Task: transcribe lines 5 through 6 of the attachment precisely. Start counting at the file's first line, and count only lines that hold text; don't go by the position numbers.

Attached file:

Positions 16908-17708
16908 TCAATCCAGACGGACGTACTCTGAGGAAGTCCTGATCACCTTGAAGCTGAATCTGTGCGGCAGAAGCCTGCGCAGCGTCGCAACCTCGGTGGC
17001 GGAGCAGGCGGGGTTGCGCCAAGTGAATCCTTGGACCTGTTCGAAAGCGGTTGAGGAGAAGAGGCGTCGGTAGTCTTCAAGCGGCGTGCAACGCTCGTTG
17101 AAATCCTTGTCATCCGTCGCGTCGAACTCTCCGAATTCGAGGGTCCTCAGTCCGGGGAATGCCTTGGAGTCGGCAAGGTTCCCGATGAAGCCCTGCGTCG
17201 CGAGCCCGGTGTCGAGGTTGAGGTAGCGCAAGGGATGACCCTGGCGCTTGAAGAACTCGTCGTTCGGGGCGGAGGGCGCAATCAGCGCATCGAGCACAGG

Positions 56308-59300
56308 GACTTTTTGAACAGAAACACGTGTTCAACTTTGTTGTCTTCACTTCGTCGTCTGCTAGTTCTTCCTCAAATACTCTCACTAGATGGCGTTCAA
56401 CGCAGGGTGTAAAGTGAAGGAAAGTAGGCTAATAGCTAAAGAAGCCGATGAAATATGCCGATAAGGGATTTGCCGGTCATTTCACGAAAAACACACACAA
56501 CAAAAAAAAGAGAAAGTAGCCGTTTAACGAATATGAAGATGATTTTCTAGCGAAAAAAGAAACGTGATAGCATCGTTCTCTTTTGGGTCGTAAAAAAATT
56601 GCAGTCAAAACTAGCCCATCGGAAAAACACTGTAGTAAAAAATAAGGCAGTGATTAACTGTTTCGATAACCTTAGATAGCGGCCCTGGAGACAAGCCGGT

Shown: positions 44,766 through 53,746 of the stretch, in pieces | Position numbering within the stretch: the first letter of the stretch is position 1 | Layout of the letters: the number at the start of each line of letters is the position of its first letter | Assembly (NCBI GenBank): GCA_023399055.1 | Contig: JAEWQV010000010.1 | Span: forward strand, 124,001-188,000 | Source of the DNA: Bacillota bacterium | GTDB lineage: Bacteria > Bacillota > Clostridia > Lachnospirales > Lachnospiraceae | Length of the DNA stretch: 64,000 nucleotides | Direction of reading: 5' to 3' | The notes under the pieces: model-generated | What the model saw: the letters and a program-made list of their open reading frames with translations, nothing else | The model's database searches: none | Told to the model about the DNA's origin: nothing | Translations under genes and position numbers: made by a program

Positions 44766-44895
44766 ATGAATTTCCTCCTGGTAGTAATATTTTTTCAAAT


17201 CGAGCCCGGTGTCGAGGTTGAGGTAGCGCAAGGGATGACCCTGGCGCTTGAAGAACTCGTCGTTCGGGGCGGAGGGCGCAATCAGCGCATCGAGCACAGG

Positions 56308-59300